Tiger Talks: ’97 Masters, Friendship With Phil

Credit: Getty Images/Andrew Redington

A look at four of the most interesting questions and answers during Tiger Woods’ press conference at Augusta National Golf Club in advance of the 2018 Masters Tournament.


Credit: Getty Images/Stephen Munday

1997. 21 years ago. You’re 21 years of age, and you win by 12 strokes. Looking back now, where does that fit in the Tiger Woods’ scrapbook of life?

WOODS: Well, of all the tournaments I won, that was by far the most important tournament I’ve ever won. That was my first tournament as a ‑‑ first Major Championship as a professional.

In 1997, that was the last year they changed the rule on the PGA TOUR, in ’98 that we would be getting a 10‑year exemption on the TOUR. So I had a job for the next 10 years out here.

And so, I mean, you guys laugh at it now, but, I mean, it was the coolest thing in the world. In ’98 Mark wins twice and only gets five years. So it was a big thing for me to be able to win the Major Championship and to do it here at Augusta National, with my dad there, and it was just an incredible week and one that I certainly will never ever forget.


Credit: Getty Images/Andrew Redington

How would you describe your relationship now with Phil? We obviously are fascinated by it. Are you better friends? Do you find yourself, you personally, a little more interactive on the course with your competitors, but specifically with Phil?

WOODS: I think Phil and I have‑‑ we have been through it for so long and we have been together on these teams long enough, and then when I got hurt and I had to take a different role on the teams, being assistant captain and really trying to help out on the side, how best I possibly could, Phil was great. He was trying to help me out when I was trying to make a comeback, my body wasn’t feeling very good: How can I help?

And our friendship has gotten stronger over the years. We have competed a lot of times coming down the stretch in events. We were joking today about some of the thoughts that transpired here.

We have gone through it a long time, and the better part of 20 years our friendship has certainly gotten a lot better.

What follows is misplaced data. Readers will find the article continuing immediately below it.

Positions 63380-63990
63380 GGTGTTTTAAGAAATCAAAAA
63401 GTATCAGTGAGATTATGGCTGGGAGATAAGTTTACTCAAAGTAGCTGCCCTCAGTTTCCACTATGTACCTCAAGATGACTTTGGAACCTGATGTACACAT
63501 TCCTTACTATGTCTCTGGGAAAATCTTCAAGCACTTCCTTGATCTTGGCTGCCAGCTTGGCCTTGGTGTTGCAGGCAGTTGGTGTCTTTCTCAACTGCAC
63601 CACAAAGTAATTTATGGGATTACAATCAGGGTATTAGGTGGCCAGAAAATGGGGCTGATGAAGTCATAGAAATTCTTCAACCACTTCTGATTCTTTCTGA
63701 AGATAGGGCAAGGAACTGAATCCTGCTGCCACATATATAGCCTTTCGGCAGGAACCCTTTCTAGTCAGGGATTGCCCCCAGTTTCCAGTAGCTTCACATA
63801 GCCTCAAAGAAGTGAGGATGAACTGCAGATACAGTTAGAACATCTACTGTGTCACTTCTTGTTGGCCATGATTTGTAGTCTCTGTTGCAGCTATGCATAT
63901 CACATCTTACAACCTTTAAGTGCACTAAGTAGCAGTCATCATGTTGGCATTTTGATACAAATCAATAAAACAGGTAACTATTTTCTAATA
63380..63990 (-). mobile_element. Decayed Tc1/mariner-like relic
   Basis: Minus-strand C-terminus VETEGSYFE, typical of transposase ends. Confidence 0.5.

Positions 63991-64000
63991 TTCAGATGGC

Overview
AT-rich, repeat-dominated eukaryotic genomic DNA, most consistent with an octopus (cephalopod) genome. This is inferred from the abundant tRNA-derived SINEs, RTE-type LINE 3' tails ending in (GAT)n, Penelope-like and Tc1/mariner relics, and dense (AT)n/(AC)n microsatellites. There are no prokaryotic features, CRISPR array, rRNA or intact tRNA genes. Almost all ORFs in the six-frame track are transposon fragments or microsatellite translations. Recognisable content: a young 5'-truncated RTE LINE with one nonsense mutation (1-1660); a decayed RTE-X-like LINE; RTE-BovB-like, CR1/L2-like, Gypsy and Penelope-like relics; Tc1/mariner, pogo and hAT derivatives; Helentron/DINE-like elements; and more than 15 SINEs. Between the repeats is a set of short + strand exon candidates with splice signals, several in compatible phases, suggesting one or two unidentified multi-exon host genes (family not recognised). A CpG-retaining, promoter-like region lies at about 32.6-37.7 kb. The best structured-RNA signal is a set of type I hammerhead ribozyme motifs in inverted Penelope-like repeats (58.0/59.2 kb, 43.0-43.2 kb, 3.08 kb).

And I think it’s just age as well. We’re at the tail end of our careers, we both know that. He’s 47, I believe, and I’m 42, and we have had a great 20‑year battle, hopefully we’ll have a few more, but we understand where we are in the game now versus where we were in our early 20s, battling for who is going to be No. 1, and that was then and certainly this is now.


Credit: Getty Images/Michael Reaves

Did you always feel like part of a fraternity out here?

WOODS: Not when I first came out, no. I was the youngest one. And it wasn’t ‑‑ when I first turned pro when I was 20, no one really did that at the time.

I know that some of the European players, they didn’t attend college over here in the States, they were playing professional golf earlier, but in the States that was very uncommon.

So it was not for probably two, three years before the guys that I had grown up playing golf with came on TOUR. And then you look at‑‑ what was it, JT, Rickie, Jordan, Berger, all those guys grew up playing junior golf and college golf together.

When Jordan first came out here, it was like a year or two before some guys started filtering out here, and then that was the same for me when I first came out.


Credit: Getty Images/Andrew Redington

From a personal standpoint, how hard has it been for the last three Aprils to be on the sidelines? Did you put distance between us and yourself, or did you watch on television? Or how hard was that?

WOODS: It was very difficult. Very, very difficult. The last two champions dinners I came up for, couple of years ago, it was really difficult because it was‑‑ Arnold wasn’t doing well, and Jack and I helped him into the dinner where we were going to take our photo, and then I helped him over to his table and his seat where he was going to sit down for the dinner. And that was tough to see my friend like that.

And then last year to feel so uncomfortable just sitting, because my nerve was on fire, it was going down my leg and it was just burning. So the last couple of years have been tough.

Then I’ve watched every bit I possibly could. I love the Masters. I will always watch it.

It’s‑‑ I’ve played it, so I know where the guys are trying to hit the golf ball, and I said, whoa, that’s going to be a tough one or, man, that’s a hell of a shot, people don’t realize how good that is. Things like that. I really enjoy that.

I enjoy the ambiance, the way the Masters Tournament really sets up for a dramatic finish. They know how to do it, and they do it right, from pin locations to tee setups. I just absolutely love watching it. It’s more fun playing it, though.



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